Angel has also worked hard to keep Ollie active and distracted during his father’s deployment. This includes everything from regular visits to the library, to visiting parks and play groups, to attending USO Baumholder events and activities.
She explained that her mother-in-law and uncle, who are both back home in San Antonio, have been a “blessing.” Angel is very close to both family members, and they have been incredibly supportive of her throughout the entire deployment, even from hundreds of miles away.
“They’re the two main people that allow me to vent to them and not be strong when I need it.”
Angel and Ollie also regularly spend time in the USO Baumholder center. In addition to the USO’s organized military family activities, Ollie also loves to simply play with the toys and video games the center has for military children, which also gives him a chance to spend time with other military kids his age, who might also be facing similar challenges.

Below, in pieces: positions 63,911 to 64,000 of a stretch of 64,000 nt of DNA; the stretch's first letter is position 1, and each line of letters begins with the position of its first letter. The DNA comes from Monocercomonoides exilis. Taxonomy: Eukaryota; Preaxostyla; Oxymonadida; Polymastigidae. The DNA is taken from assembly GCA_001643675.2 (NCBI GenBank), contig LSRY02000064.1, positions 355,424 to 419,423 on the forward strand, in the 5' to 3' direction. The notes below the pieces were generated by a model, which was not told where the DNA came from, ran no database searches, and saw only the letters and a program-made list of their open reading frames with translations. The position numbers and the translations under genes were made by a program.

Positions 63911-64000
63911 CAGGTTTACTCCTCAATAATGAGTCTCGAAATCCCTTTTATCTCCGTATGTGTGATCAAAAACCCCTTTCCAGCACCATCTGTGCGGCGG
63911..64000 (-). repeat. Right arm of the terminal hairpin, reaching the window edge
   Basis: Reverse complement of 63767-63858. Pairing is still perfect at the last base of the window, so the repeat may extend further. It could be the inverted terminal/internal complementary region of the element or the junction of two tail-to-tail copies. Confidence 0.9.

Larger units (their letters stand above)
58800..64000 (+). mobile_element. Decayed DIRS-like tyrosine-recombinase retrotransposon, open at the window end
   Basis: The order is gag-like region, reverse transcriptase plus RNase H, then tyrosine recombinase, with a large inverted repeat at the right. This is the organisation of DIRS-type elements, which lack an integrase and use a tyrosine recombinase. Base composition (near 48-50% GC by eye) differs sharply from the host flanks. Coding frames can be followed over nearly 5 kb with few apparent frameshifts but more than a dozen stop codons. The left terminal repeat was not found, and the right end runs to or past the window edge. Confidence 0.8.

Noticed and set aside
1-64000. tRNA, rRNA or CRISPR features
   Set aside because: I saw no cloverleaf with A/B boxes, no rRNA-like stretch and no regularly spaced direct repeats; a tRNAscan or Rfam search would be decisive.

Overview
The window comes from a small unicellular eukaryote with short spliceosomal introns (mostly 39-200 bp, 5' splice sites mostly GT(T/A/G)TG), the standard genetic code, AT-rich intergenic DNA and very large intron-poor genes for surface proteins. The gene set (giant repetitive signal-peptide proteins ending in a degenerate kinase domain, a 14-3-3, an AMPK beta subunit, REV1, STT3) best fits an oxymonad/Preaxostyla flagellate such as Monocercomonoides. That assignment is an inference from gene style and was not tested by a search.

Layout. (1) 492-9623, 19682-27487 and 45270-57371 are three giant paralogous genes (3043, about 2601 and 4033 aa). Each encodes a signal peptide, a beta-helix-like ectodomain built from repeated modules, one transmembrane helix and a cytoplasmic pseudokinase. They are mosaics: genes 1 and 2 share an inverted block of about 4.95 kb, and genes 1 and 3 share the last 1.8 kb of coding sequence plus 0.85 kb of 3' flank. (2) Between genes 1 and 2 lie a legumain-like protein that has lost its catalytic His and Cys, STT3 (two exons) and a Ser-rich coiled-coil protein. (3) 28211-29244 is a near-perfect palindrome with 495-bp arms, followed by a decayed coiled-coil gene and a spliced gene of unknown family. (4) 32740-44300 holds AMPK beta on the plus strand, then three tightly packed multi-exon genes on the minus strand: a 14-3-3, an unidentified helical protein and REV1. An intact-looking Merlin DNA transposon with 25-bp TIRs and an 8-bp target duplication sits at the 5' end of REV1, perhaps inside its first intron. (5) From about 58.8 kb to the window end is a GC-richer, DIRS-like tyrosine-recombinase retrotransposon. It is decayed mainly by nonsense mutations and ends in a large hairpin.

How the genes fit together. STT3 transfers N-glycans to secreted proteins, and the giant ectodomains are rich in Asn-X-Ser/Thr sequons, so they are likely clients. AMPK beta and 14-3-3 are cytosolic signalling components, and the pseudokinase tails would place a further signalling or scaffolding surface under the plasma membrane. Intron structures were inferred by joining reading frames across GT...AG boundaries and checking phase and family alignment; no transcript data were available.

Angel also agreed that one of the greatest advantages to life as a military spouse is the people you meet along the way.
“I have some really good friendships because of where we have lived and the people we’ve gotten to meet” she said.
Although they don’t wear a uniform, our nation’s military spouses certainly serve too – and that is why, as members of the military community, they deserve our support. And while they face challenges year-round, it is especially important to provide that step up during deployments, when they need support the most.
Anita explained that at times when she’s been overwhelmed by the realities of deployment and all that it entails, the tables have turned, and her daughter has stepped up to offer some support in return.
“I just lay there, and I’m like, ‘Oh my God, there’s so much to do,’” Anita said.
But then her daughter will reassure her with the can-do attitude that is so typical of military children and military families in general: “It’s okay, mom. We got this.”